This is relevant to things like lootboxes, because when you say performance numbers aren't relevant to Apple customers, that's a general statement. Of course it is, or would be relevant to many of them if they knew what they were. Even if they wouldn't switch completely out of the Apple ecosystem, numbers would still matter to their decisions about which Apple products to buy. Of course, most people wouldn't use those numbers, or even know what to do with them. But how is that different from drop odds? I've been an advocate for releasing those numbers, and in fact all game mechanical documentation, from the very start. But that's because I think players *deserve* that information, not because I actually think more than a tiny percentage of players would actually use it.

    In fact I cannot honestly say that I know for certain that such documentation wouldn't mislead more players that it educated. I don't advocate transparency on the basis of net benefit. I advocate for it because everyone should have the opportunity to use it, whether they are qualified to do so or not.
    I see, that makes sense. Once again you’ve opened my mind lol. Always happy to read your posts.
  • DNA3000DNA3000 Posts: 12,327 Guardian

    The more we put up with these and buy them, the more Kabam will keep testing the waters with devalued and obscure offers to make a short term profit.

    I'm not sure what you think Kabam is "testing" but these kinds of offers have been the bread and butter of F2P microtransaction supported games since the concept of such was invented. And this is not short term profit either: these kinds of offers have generated sustained multiyear profit for the game that has been increasing year after year for years.
  • DemonzfyreDemonzfyre Posts: 12,445 ★★★★★

    If Kabam can't be bothered to put in the drop rates for the amount of fragments, I'm always gonna assume the worst possible outcome and just skip it. Let's face it, when you gamble, you usually lose. And if you don't even know the odds, how can you really know if you've really won? If this was a good deal, the drop rates would be there, no questions asked.

    If this was a flat 10% deal, or if a 10% fragment had at least a 50% chance, I would have bought it. With no way of knowing, it might as well be considered a pure 5% offer and not worth the cost for me at that price.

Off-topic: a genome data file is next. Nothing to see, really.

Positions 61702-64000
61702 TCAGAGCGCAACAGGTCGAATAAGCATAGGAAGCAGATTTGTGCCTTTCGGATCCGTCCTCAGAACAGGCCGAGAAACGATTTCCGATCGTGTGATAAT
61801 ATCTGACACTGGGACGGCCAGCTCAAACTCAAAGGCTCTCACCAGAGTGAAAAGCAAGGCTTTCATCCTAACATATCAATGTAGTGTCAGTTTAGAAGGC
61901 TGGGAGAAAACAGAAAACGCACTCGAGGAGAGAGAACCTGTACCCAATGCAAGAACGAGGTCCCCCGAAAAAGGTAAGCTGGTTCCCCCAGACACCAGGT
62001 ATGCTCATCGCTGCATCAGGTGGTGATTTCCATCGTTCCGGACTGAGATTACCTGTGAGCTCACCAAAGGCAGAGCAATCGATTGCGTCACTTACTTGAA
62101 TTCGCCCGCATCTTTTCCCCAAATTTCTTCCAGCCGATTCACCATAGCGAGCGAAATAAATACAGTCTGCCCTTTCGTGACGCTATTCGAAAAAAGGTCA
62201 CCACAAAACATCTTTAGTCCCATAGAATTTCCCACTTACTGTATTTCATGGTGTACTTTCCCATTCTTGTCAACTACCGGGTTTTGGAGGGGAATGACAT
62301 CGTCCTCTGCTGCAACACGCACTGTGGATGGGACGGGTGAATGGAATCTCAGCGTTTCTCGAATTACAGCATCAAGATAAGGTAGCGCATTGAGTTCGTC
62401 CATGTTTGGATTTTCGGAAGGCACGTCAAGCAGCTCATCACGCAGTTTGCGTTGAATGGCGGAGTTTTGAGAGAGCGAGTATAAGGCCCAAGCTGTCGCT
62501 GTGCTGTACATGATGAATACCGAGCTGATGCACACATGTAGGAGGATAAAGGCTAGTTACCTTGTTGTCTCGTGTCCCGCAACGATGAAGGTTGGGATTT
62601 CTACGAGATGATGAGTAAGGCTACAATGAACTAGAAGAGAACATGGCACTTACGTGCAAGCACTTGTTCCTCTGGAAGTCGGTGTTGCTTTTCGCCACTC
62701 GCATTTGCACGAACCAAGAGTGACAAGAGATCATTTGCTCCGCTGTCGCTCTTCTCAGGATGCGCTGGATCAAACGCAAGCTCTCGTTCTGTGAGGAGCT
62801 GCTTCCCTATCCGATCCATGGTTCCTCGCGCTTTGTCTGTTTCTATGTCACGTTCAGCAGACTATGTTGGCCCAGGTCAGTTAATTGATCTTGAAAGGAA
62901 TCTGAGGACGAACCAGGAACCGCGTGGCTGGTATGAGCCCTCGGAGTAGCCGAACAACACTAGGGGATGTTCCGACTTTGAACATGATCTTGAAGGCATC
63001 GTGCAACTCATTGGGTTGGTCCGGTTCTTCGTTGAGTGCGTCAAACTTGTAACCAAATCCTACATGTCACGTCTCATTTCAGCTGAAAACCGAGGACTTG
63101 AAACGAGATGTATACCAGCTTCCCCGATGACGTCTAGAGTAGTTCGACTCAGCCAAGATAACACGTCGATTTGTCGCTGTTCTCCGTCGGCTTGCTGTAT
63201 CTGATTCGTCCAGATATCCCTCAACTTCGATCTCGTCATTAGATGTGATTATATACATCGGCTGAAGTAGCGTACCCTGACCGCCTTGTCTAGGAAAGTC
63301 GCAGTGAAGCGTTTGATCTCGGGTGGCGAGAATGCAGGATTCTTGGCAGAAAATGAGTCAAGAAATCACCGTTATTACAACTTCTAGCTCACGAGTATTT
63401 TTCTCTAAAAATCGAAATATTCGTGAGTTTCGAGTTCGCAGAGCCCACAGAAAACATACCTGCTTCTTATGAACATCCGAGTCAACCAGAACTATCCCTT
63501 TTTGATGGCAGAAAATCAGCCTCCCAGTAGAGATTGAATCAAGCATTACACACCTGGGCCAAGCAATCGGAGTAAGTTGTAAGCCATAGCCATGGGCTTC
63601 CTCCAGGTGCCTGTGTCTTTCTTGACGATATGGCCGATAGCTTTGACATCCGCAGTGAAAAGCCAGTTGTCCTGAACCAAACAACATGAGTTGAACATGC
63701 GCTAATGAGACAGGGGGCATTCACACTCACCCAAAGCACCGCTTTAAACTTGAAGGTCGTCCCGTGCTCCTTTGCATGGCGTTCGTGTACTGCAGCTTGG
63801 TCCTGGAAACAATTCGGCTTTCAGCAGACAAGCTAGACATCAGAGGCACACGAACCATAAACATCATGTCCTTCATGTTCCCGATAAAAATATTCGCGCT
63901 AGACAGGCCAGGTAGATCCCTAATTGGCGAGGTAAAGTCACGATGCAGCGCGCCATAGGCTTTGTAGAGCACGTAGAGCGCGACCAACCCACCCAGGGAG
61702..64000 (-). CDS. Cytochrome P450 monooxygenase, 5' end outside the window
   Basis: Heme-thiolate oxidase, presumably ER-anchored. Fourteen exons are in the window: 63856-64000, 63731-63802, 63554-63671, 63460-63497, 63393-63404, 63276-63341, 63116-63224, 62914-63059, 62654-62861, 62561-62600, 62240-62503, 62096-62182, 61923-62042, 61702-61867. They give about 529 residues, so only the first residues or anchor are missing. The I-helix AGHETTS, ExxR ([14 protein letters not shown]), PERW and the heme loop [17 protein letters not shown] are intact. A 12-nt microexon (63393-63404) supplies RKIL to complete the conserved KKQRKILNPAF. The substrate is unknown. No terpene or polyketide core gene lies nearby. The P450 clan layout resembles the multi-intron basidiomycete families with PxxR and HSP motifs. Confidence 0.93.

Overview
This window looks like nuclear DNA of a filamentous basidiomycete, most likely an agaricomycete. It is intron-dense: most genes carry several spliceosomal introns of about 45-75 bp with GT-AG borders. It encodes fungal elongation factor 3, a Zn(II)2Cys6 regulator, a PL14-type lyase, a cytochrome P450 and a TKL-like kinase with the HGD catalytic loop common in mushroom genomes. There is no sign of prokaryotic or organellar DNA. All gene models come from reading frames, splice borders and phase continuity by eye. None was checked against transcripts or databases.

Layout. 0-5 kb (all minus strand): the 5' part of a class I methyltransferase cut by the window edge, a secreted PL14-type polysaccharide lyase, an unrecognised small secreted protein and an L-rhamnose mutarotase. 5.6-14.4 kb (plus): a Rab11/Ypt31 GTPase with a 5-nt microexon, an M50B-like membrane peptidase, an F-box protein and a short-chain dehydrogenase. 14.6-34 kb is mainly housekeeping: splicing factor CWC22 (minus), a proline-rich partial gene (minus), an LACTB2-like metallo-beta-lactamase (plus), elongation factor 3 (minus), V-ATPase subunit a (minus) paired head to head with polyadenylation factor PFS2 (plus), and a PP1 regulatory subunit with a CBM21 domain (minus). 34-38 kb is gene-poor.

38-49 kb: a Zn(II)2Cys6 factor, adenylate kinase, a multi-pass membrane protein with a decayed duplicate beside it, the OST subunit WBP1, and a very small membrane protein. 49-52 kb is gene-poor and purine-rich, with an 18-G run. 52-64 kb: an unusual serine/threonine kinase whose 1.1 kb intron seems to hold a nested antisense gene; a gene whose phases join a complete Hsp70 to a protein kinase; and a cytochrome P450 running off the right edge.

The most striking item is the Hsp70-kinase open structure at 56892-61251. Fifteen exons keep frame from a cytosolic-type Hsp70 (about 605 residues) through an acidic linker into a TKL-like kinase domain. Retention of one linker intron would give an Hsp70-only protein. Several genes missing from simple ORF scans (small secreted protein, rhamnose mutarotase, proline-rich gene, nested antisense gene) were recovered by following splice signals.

The more we put up with these and buy them, the more Kabam will keep testing the waters with devalued and obscure offers to make a short term profit.

    Save your money and show them the deal sucks... unless you absolutely need just 5% or just don't care enough about what $40 could avtually get you in this game or be better spent IRL.

    What in Kabams history leads you to believe that if the offer was "good" the drop rates would have been shown? Please cite that offer that shows this to be true. Remember, needs to be the same type of offer. I'll wait.
    It's common sense. I don't expect you to understand. I'm not working for you so you can site the contrary if you can offer Kabam statistics. I'm not anti Kabam, bit I am anti **** deals that cost real money and don't share drop rates.
    There's nothing to cite. This is literally the first time this has been offered. Every offer in the past, good or bad, has had drop rates but nothing like this has been offered. So what you said has no basis.
  • DemonzfyreDemonzfyre Posts: 12,445 ★★★★★

    Oh, and it's part of the MCOC blog about being transparent @Demonzfyre. But common sense should be used too as a consumer, at least the consumers who possess that ability anyway.

    https://playcontestofchampions.com/mcoc-drop-rates/



    This is a crystal being sold for real money, no?


    They gave you the drop rate. 100% T5cc. That's all they're required to tell you. So they are being transparent.
  • DemonzfyreDemonzfyre Posts: 12,445 ★★★★★

    Oh, and it's part of the MCOC blog about being transparent @Demonzfyre. But common sense should be used too as a consumer, at least the consumers who possess that ability anyway.

    https://playcontestofchampions.com/mcoc-drop-rates/



    This is a crystal being sold for real money, no?




    You're buying a T5CC fragment crystal. You're guaranteed to get T5CC fragments. Gold crystals say 100% chance for gold and there's a minimum of 15k gold that drops. Where's all the keyboard warriors wanting their justice for the gold crystals that have been in the game for years. Oh, it's not T5CC so you don't care. Got it.
  • BitterSteelBitterSteel Posts: 4,370 ★★★★★
    https://forums.playcontestofchampions.com/en/discussion/57450/drop-rates-not-shown#latest

    Again, this was talked about when it first came out. Didn’t get an answer from kabam ever.

    The difference is, a gold crystal costs 20 units, people rarely buy gold crystals, there are tons of places to get gold